The state managers were selective in the forms of state intervention in the economy that they adopted. Where deregulation could yield short-term profits, it was considered a worthy goal. The Savings and Loan fiasco is one dramatic consequence. The wild abandon of these years has had its effects more broadly in the deterioration of infrastructure, health and education standards, the conditions of the environment, and the general state of the economy. Regulatory programs to encourage energy conservation went the way of plans to develop renewable energy resources, on the pretext that the price of oil would be lowered by the miracle of the free market (the price in practice has generally been administered by the U.S. client regime of Saudi Arabia and the major oil corporations, who maintain production at a level that will ensure prices high enough for rich profits but low enough so as not to encourage a search for alternatives, with U.S. government pressures in the 1980s to lower the price so as to sustain the recovery from the deep recession of 1982). This form of foolishness has ample precedent, and, as in the past, is bound to have grave repercussions.21
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16 James Perry, WSJ, Jan. 5; Modigliani and Solow (both Nobel laureates in economics), letter, NYT, March 12, 1989. Germany, Amsden, "East Asia's Challenge."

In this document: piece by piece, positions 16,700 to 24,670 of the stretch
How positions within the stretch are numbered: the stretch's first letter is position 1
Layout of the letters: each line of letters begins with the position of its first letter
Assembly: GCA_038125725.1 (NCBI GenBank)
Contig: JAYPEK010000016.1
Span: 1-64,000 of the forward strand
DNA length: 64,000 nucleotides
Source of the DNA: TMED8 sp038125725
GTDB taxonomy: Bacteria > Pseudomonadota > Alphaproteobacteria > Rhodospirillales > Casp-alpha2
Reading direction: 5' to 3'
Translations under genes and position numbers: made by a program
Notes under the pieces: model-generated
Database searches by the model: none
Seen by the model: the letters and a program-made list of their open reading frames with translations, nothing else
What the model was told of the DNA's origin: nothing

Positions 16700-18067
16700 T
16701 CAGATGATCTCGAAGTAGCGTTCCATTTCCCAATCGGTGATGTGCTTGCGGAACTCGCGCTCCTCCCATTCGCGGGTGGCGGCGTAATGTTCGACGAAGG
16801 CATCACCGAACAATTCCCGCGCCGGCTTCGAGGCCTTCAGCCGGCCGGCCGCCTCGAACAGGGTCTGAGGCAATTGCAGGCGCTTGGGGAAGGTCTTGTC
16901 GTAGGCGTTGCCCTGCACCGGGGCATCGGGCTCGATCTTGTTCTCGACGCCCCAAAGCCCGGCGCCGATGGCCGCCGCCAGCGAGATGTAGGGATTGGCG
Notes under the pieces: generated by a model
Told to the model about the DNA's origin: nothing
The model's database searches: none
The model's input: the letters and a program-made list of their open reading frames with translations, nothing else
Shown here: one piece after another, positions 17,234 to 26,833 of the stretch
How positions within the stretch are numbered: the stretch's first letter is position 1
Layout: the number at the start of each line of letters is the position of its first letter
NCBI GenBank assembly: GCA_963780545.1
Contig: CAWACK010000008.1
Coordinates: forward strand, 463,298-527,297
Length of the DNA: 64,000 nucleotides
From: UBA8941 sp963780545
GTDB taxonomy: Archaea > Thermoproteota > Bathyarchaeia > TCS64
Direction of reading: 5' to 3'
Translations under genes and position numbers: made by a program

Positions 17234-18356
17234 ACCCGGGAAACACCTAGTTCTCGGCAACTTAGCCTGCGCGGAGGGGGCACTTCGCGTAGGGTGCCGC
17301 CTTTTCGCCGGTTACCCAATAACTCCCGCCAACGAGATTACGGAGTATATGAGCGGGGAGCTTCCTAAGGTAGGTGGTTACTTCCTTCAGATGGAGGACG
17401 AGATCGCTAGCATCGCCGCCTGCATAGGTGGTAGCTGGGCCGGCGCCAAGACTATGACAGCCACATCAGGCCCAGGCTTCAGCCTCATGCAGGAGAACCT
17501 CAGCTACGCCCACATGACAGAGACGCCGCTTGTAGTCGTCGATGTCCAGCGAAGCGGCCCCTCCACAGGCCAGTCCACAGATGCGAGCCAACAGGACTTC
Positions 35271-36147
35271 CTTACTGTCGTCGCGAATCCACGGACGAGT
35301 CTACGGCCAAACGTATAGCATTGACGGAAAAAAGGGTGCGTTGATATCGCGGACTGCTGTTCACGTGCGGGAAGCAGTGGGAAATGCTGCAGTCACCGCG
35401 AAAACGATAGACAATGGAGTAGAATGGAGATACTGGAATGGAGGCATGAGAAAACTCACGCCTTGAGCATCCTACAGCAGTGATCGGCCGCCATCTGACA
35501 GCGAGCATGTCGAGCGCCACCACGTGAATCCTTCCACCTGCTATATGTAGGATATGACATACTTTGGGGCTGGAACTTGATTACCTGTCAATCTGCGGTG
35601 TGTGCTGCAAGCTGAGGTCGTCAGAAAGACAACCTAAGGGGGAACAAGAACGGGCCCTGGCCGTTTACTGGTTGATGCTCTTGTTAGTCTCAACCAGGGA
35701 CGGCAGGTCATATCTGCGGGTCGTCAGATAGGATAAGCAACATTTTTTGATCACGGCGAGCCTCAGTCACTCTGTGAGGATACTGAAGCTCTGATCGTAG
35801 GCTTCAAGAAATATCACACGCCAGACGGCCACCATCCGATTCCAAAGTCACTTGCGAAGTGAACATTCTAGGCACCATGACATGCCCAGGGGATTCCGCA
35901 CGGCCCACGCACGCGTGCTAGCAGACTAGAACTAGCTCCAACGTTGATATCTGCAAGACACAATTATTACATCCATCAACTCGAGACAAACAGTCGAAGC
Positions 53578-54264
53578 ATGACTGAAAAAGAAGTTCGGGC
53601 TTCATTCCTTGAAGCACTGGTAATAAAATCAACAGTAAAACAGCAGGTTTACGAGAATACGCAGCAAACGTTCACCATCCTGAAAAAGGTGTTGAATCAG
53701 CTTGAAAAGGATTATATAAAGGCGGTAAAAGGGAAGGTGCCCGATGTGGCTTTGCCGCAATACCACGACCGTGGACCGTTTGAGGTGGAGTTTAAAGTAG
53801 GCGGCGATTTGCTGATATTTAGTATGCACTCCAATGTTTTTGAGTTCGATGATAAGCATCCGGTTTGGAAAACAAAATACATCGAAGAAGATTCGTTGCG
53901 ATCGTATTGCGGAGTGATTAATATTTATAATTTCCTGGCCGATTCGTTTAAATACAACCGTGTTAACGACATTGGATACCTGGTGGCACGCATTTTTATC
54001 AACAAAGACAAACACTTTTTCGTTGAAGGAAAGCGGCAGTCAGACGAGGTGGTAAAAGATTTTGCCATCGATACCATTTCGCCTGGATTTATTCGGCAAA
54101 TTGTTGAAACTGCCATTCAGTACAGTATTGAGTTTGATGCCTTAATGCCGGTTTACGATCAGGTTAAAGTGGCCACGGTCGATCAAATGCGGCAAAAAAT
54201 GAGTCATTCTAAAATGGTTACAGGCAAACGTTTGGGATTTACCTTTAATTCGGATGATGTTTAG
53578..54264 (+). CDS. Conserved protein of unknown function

17 Andrew Pollack, "America's Answer to Japan's MITI," NYT, business section, March 5; David Hale, "Just Say No: The GOP Abandons Free Markets," International Economy, Jan./Feb. 1989 and "Picking up Reagan's Tab," Foreign Policy, Spring 1989.
19 Robert Cowen, "R&D Spending Under Reagan," Christian Science Monitor, Jan. 20, 1989; Benjamin Friedman, "The Campaign's Hidden Issue," New York Review of Books, Oct. 13, 1988; John Berry, "The Legacy of Reaganomics," Washington Post Weekly; Dec. 19, 1988. Arthur MacEwan, Dollars & Sense, Jan./Feb. 1989; Thurow, "Winners and Losers," BG, March 7, 1989; Economist, March 25, 1989; Modigliani and Solow, op. cit.
20 Robert Pear, "Reagan Leaving Many Costly Domestic Problems, G.A.O. Tells Bush," NYT, Nov. 22, 1988.
21 On earlier phases, see Towards a New Cold War, especially chapters 2, 11. With the Middle East crisis of mid-1990, the problems finally began to receive public attention.